A respiratory rate of 8 to 12 breaths/min is indicated in most patients.6,12 Smaller animals may require higher respiratory rates. Some protocols have suggested rapid respiratory rates, applied simultaneously with each compression (i.e., 1:1 simultaneous compression ventilation) to increase intrathoracic pressure.6,13,14 However, 1:1 simultaneous compression ventilation tends to increase right atrial pressure more than aortic diastolic pressure, so coronary perfusion pressure and myocardial blood flow may actually decrease.15,16 Minute ventilation is increased by thoracic compression alone, without any change in the respiratory rate, and the risk of barotrauma with overventilation favors using lower respiratory rates.17

    A tidal volume of 10 to 15 ml/kg should be used and may be assessed visually as the point at which an animal's chest first expands. Overinflation of the lungs during CPCR may lead to barotrauma, pulmonary hemorrhage, and pneumothorax. Diseased lungs are easily overinflated. In animals with pulmonary or pleural compromise, it may be beneficial to use smaller tidal volumes and slightly increased respiratory rates.4,12 Prolonged inspiratory times or maintaining high levels of positive end-expiratory pressures above 10 cm water (0.7 mm Hg) causes a sustained increase in intrathoracic pressure and leads to a significant reduction in venous return. In turn, cardiac output may decline and arterial blood pressure may fall. However, small amounts of positive end-expiratory pressure (i.e., 3 to 5 cm water [2.1 to 3.5 mm Hg]) prevent collapse of small airways and should improve oxygenation.12

    In veterinary medicine, respiratory arrest often precedes cardiac arrest. This is in contrast to humans, in which primary cardiac arrest is common because of the high incidence of myocardial infarction and cardiovascular disease. Respiratory arrest has a more favorable prognosis than does cardiac arrest5 because supplemental oxygen and positive-pressure ventilation may be sufficient for resuscitation. However, respiratory arrest can lead to cardiac arrest because prolonged hypoxemia and a combination of respiratory and metabolic acidosis result in cardiac dysfunction.5


    Chest compressions are fundamental to CPCR. The goal of compressions is to generate adequate blood flow to reach the target organs, which are the myocardium via the coronary arteries and the brain via the cerebral arteries.13,15,18 Chest compressions use either the direct "cardiac pump" or the indirect "thoracic pump" technique to promote forward blood flow. The goal in humans is to achieve a compression rate of 80 to 100 bpm.8 In veterinary patients, the operator should maintain 80 to 120 compressions per minute, with equal time for compression and decompression (i.e., a 50% compression-decompression cycle).19,20 Because ROSC rates decline when chest compressions are interrupted,21,22 it is not necessary to stop compressions to deliver a positive-pressure breath.17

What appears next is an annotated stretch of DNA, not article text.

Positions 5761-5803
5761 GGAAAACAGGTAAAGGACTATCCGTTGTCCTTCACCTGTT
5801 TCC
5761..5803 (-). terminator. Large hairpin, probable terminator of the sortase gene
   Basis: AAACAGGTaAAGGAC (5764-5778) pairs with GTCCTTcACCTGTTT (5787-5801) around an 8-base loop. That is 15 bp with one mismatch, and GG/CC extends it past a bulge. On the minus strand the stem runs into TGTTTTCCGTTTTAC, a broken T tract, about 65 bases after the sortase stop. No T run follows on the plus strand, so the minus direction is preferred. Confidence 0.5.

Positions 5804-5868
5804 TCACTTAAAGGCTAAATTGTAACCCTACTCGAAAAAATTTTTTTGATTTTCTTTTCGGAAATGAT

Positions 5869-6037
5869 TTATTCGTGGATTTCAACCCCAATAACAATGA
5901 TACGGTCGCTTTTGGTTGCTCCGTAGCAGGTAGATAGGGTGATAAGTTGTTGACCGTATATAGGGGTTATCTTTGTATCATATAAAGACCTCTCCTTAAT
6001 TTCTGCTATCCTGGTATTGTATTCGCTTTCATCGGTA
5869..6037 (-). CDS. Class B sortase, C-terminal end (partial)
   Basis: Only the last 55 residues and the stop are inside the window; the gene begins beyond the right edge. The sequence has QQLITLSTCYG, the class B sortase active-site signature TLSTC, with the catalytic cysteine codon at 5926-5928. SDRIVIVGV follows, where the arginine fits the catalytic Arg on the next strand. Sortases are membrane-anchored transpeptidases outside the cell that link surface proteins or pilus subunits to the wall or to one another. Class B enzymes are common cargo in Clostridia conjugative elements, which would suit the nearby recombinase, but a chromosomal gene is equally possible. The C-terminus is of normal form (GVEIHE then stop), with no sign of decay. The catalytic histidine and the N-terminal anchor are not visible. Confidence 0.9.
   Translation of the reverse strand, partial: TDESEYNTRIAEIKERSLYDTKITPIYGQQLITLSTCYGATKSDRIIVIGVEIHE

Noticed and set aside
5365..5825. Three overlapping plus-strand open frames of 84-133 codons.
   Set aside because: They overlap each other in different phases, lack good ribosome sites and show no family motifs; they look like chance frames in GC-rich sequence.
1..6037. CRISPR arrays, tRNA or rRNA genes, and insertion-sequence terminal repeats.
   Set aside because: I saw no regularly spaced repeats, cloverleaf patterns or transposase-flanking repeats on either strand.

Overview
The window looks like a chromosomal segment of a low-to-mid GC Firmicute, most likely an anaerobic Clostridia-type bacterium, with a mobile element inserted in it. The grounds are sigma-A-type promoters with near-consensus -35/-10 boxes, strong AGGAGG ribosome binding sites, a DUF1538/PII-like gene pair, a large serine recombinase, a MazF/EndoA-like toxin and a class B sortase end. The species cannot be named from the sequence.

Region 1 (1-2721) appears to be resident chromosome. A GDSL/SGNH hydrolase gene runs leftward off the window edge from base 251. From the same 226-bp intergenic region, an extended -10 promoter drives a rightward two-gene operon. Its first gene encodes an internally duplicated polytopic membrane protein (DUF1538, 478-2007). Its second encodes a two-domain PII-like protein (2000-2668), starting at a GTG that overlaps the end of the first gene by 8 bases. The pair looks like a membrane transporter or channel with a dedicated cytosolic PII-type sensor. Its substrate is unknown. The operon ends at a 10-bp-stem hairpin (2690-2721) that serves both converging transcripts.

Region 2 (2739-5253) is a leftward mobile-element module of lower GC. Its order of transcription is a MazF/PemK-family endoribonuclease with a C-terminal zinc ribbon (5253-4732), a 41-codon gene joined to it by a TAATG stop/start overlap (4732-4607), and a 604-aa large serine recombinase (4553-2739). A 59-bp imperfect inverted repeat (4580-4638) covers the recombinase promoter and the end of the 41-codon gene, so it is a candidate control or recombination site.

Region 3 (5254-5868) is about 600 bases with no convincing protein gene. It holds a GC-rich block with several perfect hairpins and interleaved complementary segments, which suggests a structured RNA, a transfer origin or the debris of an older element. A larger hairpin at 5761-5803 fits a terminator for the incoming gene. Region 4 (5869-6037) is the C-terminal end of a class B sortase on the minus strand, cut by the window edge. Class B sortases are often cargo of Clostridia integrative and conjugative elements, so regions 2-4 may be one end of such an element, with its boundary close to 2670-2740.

Cardiac Pump

    The cardiac pump compression technique should be used in cats and small dogs (i.e., <15.4 lb [<7 kg]). The operator's hand should be placed directly over the apex of the heart, with the thumb on one side of the chest and the fingers on the other (Figure 1). A two-handed technique may also be used (Figure 2). Each thoracic compression should cause a direct cardiac compression. This technique can be performed with the patient in lateral or dorsal recumbency. The operator should concentrate on speed of compressions rather than depth. In most cases, the chest wall needs to be compressed only 1 to 2 cm (i.e., one-fourth to one-third the depth of the thoracic cavity).23

    Thoracic Pump

    The thoracic pump technique should be used in animals weighing more than 15.4 lb (7 kg). Compressions should be applied at the widest part of the chest with the patient in lateral recumbency or on the sternum with the patient in dorsal recumbency and to a depth of one-fourth to one-third of the width of the thoracic cavity (Figure 3). It has been suggested that large dogs be placed in dorsal recumbency for CPCR because intrathoracic pressure is maximized when compressions are administered over the sternum.18,24 In practice, however, this may be a difficult position to maintain, especially in thin or deep-chested dogs. Excessive movement decreases the force of thoracic compressions.24 Recently, there have been suggestions that lateral recumbency is also suitable for CPCR in large dogs.4,6,13,14,25

    Chest compressions delivered by the thoracic pump technique increase intrathoracic pressure, which closes the thin-walled intrathoracic veins. When combined with one-way valves, this prevents retrograde blood flow. In contrast, thick-walled arteries tend to remain open, facilitating forward blood flow. When the compression is released and the veins reopen, a pressure gradient develops across the thoracic inlet, increasing vascular flow from extrathoracic to intrathoracic veins and, in turn, enhancing preload. Blood is also moved from the pulmonary vasculature into the heart.26-28 The coronary arteries are perfused during diastole, so aortic pressure must remain higher than right atrial pressure to ensure myocardial perfusion. Success of CPCR is greatly affected by myocardial blood flow, which, when decreased, can lead to myocardial ischemia, prolong fibrillation, and impair myocardial performance in the postresuscitative state. Coronary perfusion pressures are defined as the difference between aortic and right atrial pressures in mid-diastole. In dogs, normal values range from 70 to 100 mm Hg. Coronary perfusion pressure less than 15 to 20 mm Hg has been associated with decreased survival in dogs.29